In each episode, Marie begins her time in the home of her clients by finding a special spot, kneeling, and greeting the home in prayer-like fashion, “to thank it for protecting you.” Additionally, she encourages her clients to hold and thank each item after determining that it indeed, does not spark joy for them, and ought to be discarded. While nothing religious is specifically mentioned in the show, Kondo herself has said that her method is partly inspired by the traditional Japanese folk religion Shinto, where inanimate objects are actually believed to possess a divine spirit or energy (kami). In Shintoism, cleaning and organizing things can be a spiritual practice, both through recognizing kami and kannagara (right way to live).
What seem like gentle and harmless touches ought to bring to mind Romans 1:25 for Christians, “they exchanged the truth about God for a lie, and worshiped and served created things rather than the Creator.” How easy it is for us to turn our focus from the Giver of the good gifts to the gifts themselves! How important it is that we protect our hearts against worshipping things rather than God himself.
In some places I have lived, the animistic element was clear: idols in peoples’ homes, goat skin bracelets to venerate ancestors. In Western cultures, animism, which is the attribution of a living soul to inanimate objects, plants, and natural phenomenon, is less obvious but still a dangerous and penetrating message. Marie Kondo’s show is a clear example of a cultural text which is promoting animism, and without careful attention, we can find ourselves sucked into this empty philosophy.
“Oh great, she’s going to tell me to quit watching the show.”
Christians often fall on two sides of culture: one large group chooses to withdraw from mainstream culture, in an effort to protect itself against the infiltration of anti-biblical messages. A second large group fully participates in and enjoys all varieties of culture, but without consideration for how the anti-biblical messages are likely affecting them. I would suggest that being a faithful Christian living in post-Christian times looks like engaging culture through a biblical lens. Engaging culture means that we must be participating in it, at least to some degree, and not withdrawing for our own self-preservation. Employing a biblical lens means that as we consume cultural texts, we are filtering the messages carefully against what we know to be true from God’s Word. At times, wisdom may dictate that we stop consuming a particular text, or avoid certain texts altogether. But it is essential that Christians engage with culture if we are to have a voice in the world for dialogue and for God’s truth.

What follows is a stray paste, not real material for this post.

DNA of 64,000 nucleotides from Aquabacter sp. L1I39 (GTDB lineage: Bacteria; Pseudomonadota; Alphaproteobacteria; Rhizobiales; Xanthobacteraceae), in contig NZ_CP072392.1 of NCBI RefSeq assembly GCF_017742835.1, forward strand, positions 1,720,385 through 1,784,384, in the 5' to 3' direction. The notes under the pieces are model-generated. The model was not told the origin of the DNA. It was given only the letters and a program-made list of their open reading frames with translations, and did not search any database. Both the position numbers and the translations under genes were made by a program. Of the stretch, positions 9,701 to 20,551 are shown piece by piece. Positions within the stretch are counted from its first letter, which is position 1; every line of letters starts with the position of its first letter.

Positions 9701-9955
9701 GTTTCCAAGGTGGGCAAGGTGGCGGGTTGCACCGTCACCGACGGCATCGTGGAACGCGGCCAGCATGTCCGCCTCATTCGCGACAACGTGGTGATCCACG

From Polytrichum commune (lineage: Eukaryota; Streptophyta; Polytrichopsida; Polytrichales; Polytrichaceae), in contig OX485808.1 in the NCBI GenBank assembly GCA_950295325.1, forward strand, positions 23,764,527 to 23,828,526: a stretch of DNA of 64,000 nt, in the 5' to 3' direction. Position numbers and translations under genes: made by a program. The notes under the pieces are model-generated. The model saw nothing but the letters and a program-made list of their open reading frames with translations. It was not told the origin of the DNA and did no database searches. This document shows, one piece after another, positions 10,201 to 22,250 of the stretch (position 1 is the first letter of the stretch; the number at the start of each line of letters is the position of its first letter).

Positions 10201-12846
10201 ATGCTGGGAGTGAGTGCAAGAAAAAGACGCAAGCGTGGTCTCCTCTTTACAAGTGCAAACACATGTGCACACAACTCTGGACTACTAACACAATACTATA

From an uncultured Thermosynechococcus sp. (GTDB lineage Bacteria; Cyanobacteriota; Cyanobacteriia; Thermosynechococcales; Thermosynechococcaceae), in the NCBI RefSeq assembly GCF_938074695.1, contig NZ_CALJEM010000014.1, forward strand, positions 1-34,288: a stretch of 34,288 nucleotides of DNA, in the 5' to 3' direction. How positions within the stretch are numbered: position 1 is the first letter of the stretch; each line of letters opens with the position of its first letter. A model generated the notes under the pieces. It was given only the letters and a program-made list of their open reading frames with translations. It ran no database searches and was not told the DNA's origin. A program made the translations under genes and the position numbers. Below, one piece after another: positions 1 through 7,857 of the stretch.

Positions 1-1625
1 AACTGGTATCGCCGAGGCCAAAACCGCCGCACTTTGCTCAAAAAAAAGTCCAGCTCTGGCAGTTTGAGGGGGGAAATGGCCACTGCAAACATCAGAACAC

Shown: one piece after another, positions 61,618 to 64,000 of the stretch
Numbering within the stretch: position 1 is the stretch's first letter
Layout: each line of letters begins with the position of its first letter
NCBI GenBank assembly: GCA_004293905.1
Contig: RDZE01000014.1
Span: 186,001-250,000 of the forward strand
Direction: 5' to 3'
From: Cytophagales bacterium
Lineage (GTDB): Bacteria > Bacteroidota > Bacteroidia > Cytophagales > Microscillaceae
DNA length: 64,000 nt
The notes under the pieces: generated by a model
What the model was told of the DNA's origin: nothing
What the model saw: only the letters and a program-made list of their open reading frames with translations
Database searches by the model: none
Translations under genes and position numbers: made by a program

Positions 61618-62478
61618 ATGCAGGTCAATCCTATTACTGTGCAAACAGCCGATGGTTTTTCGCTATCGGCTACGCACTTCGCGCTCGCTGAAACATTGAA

Engaging culture means that we must be participating in it, at least to some degree, and not withdrawing for our own self-preservation. Employing a biblical lens means that as we consume cultural texts, we are filtering the messages carefully against what we know to be true from God’s Word.
In the end, God tells us to live wisely. Our time on earth is precious, and limited. If we decide to consume a text like Tidying Up with Marie Kondo, let us be wary of the empty philosophies presented, and do so with a biblical lens, attributing our satisfaction from tidying to the treasure of God’s image in us and ensuring that our gratitude is focused toward the Giver himself.
*Much thinking and writing on this issue can be attributed to Kevin Vanhoozer. His book, Everyday Theology, is an excellent example of cultural hermeneutics in practice (find it here).
originally published on January 29, 2019